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Darwinism versus Endemic Flora and Fauna
Summary: Darwinism is the leading theory about mechanism of Biological Evolution. However facts of geographical distribution of species and varieties do not support such a view point.
Species and varieties may have cosmopolitan distribution or endemic distribution. For the cosmopolitan species and varieties it can be easily said that they originated at some point and then spread to the entire geographical area occupied by them. But generally cosmopolitan species are naturally divided into a large number of geography specific varieties on the basis of large number of definitive and deterministic variations. Variations between two different varieties of the same species can’t always be accounted for due to natural selection and struggle for survival. For example color of human skin has no bearing on human survival in different geographies, yet there are profound geography related variations. It is possible to differentiate 9 subspecies of Giraffe endemic to different areas in geographically continuous African Continent. All the variations among different varieties can’t be explained on the basis of Darwinism. http://www.wickedgiraffe.com/
This is true of almost all the cosmopolitan species having large number of varieties. Geographical Indication varieties of large number of species of flora and fauna are well known. For example Darjeeling tea has its famous, naturally occurring quality and flavor only if grown in Darjeeling. Neither Darjeeling tea grown elsewhere has the same quality and flavor nor does any other tea variety grown in Darjeeling have the renowned quality and flavor. How can one relate quality and flavor of Darjeeling tea to Darwinian struggle for survival? Therefore it is self evident that all the traits of any species or variety of flora and fauna can’t to be attributed to Darwinian struggle for survival. This includes definitive and deterministic characters which are immune from statistical variations. Hence population genetics or genetic drift can’t explain differentiating or distinctive variations among species and varieties.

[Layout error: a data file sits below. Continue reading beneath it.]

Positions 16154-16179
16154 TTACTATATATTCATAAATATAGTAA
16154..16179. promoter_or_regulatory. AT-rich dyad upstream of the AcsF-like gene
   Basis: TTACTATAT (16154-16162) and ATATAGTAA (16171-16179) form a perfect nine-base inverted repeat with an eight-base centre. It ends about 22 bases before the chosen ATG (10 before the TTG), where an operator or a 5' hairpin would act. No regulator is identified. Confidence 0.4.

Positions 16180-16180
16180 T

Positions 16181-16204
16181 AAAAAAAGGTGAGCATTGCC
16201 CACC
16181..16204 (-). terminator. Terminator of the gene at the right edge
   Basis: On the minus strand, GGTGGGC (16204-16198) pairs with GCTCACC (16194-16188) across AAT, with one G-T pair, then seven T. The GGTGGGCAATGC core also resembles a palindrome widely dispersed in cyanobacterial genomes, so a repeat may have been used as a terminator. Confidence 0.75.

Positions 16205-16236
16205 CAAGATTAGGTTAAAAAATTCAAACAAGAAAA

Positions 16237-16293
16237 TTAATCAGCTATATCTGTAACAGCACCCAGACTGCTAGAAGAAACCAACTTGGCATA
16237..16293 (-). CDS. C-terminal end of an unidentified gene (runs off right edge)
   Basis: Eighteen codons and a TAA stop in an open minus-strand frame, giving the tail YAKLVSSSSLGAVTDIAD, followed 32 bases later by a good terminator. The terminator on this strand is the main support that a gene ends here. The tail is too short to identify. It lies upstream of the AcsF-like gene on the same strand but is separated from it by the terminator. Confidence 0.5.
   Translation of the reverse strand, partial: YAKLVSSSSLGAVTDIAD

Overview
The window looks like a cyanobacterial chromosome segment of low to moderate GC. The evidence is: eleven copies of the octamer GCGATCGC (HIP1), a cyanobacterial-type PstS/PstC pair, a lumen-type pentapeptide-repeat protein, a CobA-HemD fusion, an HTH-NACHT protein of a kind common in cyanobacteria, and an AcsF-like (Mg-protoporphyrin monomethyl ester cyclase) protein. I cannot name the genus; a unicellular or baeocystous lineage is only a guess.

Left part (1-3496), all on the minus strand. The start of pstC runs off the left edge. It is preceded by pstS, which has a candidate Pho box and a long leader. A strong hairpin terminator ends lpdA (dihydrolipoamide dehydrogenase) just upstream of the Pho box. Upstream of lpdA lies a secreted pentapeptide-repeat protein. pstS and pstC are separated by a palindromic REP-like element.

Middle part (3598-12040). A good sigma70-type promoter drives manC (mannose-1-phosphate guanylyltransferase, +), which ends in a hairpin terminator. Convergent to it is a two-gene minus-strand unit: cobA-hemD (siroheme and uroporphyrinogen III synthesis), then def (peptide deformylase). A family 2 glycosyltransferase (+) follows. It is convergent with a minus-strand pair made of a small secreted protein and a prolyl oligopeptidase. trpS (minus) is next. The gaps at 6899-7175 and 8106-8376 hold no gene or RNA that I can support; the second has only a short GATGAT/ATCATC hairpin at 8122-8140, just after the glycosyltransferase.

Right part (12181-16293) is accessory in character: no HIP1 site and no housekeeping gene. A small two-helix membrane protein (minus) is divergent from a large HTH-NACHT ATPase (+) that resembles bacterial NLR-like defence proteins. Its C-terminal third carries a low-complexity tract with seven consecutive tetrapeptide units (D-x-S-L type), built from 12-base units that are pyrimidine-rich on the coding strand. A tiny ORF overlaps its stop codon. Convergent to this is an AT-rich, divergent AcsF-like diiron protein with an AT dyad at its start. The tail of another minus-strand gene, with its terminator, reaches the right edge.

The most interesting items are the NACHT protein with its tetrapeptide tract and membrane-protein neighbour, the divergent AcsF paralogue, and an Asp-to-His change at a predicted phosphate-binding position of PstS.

Endemism is the ecological state of being unique to a defined geographic location, such as an island, nation or other defined zone, or habitat type; organisms that are indigenous to a place are not endemic to it if they are also found elsewhere. Endemic types or species are especially likely to develop on biologically isolated areas such as islands because of their geographical isolation. But endemic species with restricted geographical distribution are known to occur without any geographical isolation from the main land.
According to the World Wildlife Fund, the following ecoregions have the highest percentage of endemic plants:
· Fynbos (South Africa)
· Hawaiian tropical dry forests (United States)
· Hawaiian tropical rainforests (United States)
· Kwongan heathlands (Australia)
· Madagascar dry deciduous forests (Madagascar)
· Madagascar lowland forests (Madagascar)
· New Caledonia dry forests (New Caledonia)
· New Caledonia rain forests (New Caledonia)
· Sierra Madre de Oaxaca pine-oak forests (Mexico)
· Sierra Madre del Sur pine-oak forests (Mexico)
· Luzon montane rainforests (Philippines)
· Luzon rainforests (Philippines)
· Luzon tropical pine forests (Philippines)
· Mindanao montane rain forests (Philippines)
· Mindanao-Eastern Visayas rain forests (Philippines)
· Palawan rain forests (Philippines)
Occurrence of various endemic species in sharply defined geographical areas with or without isolation is against Darwinian gradualism over an immense period of time. In the case of unique species endemic to various islands Darwinism raises the question of source of ancestral species. No amount of dispersal, migration and isolation can explain evolution of species endemic to various islands in the world.
Hence Darwinism is unable to explain place related discontinuous, discrete, deterministic variations in flora and fauna across the globe. Organisms generally do not vary across some geographically determined gradients to which notions of continuity over immense period of time and gradualism can be applied.
Author: Dr Mahesh C. Jain is a practicing medical doctor and has written the book “Encounter of Science with Philosophy – A synthetic view”. The book begins with first chapter devoted to scientifically valid concept of God and then explains cosmic phenomena right from origin of nature and universe up to origin of life and evolution of man. The book includes several chapters devoted to auxiliary concepts and social sciences as corollaries to the concept of God. This is the only book which deals with origin of nature and universe from null or Zero or nothing. Chapter 30 of the book is about Evolution of Life wherein author has worked out a new theory about evolution of life.